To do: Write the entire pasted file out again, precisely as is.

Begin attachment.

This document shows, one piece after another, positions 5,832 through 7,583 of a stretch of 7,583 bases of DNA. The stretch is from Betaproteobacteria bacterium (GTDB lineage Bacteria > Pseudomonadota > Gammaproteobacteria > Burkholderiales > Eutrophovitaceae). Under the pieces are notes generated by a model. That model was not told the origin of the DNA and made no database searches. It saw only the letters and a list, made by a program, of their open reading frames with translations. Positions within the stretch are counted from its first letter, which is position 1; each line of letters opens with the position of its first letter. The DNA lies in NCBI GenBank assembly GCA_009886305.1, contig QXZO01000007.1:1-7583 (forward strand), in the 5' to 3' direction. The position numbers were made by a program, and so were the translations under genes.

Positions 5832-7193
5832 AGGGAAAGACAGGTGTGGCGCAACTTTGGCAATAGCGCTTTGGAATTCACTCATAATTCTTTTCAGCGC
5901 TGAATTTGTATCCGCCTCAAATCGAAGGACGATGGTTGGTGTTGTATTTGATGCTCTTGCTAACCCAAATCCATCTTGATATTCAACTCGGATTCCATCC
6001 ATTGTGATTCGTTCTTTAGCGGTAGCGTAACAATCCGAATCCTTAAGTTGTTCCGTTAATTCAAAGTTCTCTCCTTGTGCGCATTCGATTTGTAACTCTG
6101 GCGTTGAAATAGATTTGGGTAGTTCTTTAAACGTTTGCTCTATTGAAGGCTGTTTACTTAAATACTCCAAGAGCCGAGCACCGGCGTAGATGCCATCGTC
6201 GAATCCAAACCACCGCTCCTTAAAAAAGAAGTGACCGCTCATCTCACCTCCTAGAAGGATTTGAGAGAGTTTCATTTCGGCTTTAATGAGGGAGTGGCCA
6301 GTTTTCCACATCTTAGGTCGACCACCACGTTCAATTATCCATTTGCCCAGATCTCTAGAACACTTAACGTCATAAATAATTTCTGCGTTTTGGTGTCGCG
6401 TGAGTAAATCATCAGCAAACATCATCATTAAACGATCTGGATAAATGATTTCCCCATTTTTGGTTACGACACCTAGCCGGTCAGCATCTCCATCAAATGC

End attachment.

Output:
This document shows, one piece after another, positions 5,832 through 7,583 of a stretch of 7,583 bases of DNA. The stretch is from Betaproteobacteria bacterium (GTDB lineage Bacteria > Pseudomonadota > Gammaproteobacteria > Burkholderiales > Eutrophovitaceae). Under the pieces are notes generated by a model. That model was not told the origin of the DNA and made no database searches. It saw only the letters and a list, made by a program, of their open reading frames with translations. Positions within the stretch are counted from its first letter, which is position 1; each line of letters opens with the position of its first letter. The DNA lies in NCBI GenBank assembly GCA_009886305.1, contig QXZO01000007.1:1-7583 (forward strand), in the 5' to 3' direction. The position numbers were made by a program, and so were the translations under genes.

Positions 5832-7193
5832 AGGGAAAGACAGGTGTGGCGCAACTTTGGCAATAGCGCTTTGGAATTCACTCATAATTCTTTTCAGCGC
5901 TGAATTTGTATCCGCCTCAAATCGAAGGACGATGGTTGGTGTTGTATTTGATGCTCTTGCTAACCCAAATCCATCTTGATATTCAACTCGGATTCCATCC
6001 ATTGTGATTCGTTCTTTAGCGGTAGCGTAACAATCCGAATCCTTAAGTTGTTCCGTTAATTCAAAGTTCTCTCCTTGTGCGCATTCGATTTGTAACTCTG
6101 GCGTTGAAATAGATTTGGGTAGTTCTTTAAACGTTTGCTCTATTGAAGGCTGTTTACTTAAATACTCCAAGAGCCGAGCACCGGCGTAGATGCCATCGTC
6201 GAATCCAAACCACCGCTCCTTAAAAAAGAAGTGACCGCTCATCTCACCTCCTAGAAGGATTTGAGAGAGTTTCATTTCGGCTTTAATGAGGGAGTGGCCA
6301 GTTTTCCACATCTTAGGTCGACCACCACGTTCAATTATCCATTTGCCCAGATCTCTAGAACACTTAACGTCATAAATAATTTCTGCGTTTTGGTGTCGCG
6401 TGAGTAAATCATCAGCAAACATCATCATTAAACGATCTGGATAAATGATTTCCCCATTTTTGGTTACGACACCTAGCCGGTCAGCATCTCCATCAAATGC